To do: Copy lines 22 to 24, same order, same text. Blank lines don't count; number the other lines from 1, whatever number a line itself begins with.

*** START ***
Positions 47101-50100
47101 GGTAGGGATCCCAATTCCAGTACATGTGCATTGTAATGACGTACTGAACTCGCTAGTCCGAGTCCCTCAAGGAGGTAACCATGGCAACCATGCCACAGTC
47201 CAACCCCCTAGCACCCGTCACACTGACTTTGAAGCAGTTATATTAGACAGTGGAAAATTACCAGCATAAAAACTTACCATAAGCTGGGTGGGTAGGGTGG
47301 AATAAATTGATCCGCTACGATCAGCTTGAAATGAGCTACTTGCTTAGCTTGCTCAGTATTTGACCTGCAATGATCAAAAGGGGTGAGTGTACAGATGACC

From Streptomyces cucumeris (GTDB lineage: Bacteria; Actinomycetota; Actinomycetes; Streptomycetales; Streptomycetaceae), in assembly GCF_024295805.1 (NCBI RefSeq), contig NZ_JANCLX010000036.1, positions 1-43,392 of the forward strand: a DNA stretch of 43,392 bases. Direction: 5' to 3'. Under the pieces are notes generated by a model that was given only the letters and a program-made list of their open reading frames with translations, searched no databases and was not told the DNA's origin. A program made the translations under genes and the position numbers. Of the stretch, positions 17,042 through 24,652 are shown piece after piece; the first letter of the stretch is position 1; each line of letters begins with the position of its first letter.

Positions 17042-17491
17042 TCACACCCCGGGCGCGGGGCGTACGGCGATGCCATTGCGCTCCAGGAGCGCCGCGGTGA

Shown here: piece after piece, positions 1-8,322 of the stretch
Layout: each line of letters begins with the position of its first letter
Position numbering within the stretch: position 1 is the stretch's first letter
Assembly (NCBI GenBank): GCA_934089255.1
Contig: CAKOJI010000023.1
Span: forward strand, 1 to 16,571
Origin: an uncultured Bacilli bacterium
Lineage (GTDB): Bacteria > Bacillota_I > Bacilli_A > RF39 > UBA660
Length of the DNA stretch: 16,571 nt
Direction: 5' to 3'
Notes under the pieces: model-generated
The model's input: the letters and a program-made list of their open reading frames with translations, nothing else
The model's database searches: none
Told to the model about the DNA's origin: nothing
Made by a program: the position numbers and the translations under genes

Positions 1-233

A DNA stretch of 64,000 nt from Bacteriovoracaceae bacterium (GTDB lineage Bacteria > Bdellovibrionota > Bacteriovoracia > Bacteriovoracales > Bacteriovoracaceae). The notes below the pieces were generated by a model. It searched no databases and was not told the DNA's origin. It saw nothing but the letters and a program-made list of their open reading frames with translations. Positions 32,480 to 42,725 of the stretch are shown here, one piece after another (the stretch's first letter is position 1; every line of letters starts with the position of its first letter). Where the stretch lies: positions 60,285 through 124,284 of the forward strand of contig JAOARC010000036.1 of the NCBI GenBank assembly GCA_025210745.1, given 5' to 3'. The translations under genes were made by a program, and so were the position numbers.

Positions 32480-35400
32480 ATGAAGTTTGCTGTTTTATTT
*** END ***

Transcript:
Made by a program: the position numbers and the translations under genes

Positions 1-233

A DNA stretch of 64,000 nt from Bacteriovoracaceae bacterium (GTDB lineage Bacteria > Bdellovibrionota > Bacteriovoracia > Bacteriovoracales > Bacteriovoracaceae). The notes below the pieces were generated by a model. It searched no databases and was not told the DNA's origin. It saw nothing but the letters and a program-made list of their open reading frames with translations. Positions 32,480 to 42,725 of the stretch are shown here, one piece after another (the stretch's first letter is position 1; every line of letters starts with the position of its first letter). Where the stretch lies: positions 60,285 through 124,284 of the forward strand of contig JAOARC010000036.1 of the NCBI GenBank assembly GCA_025210745.1, given 5' to 3'. The translations under genes were made by a program, and so were the position numbers.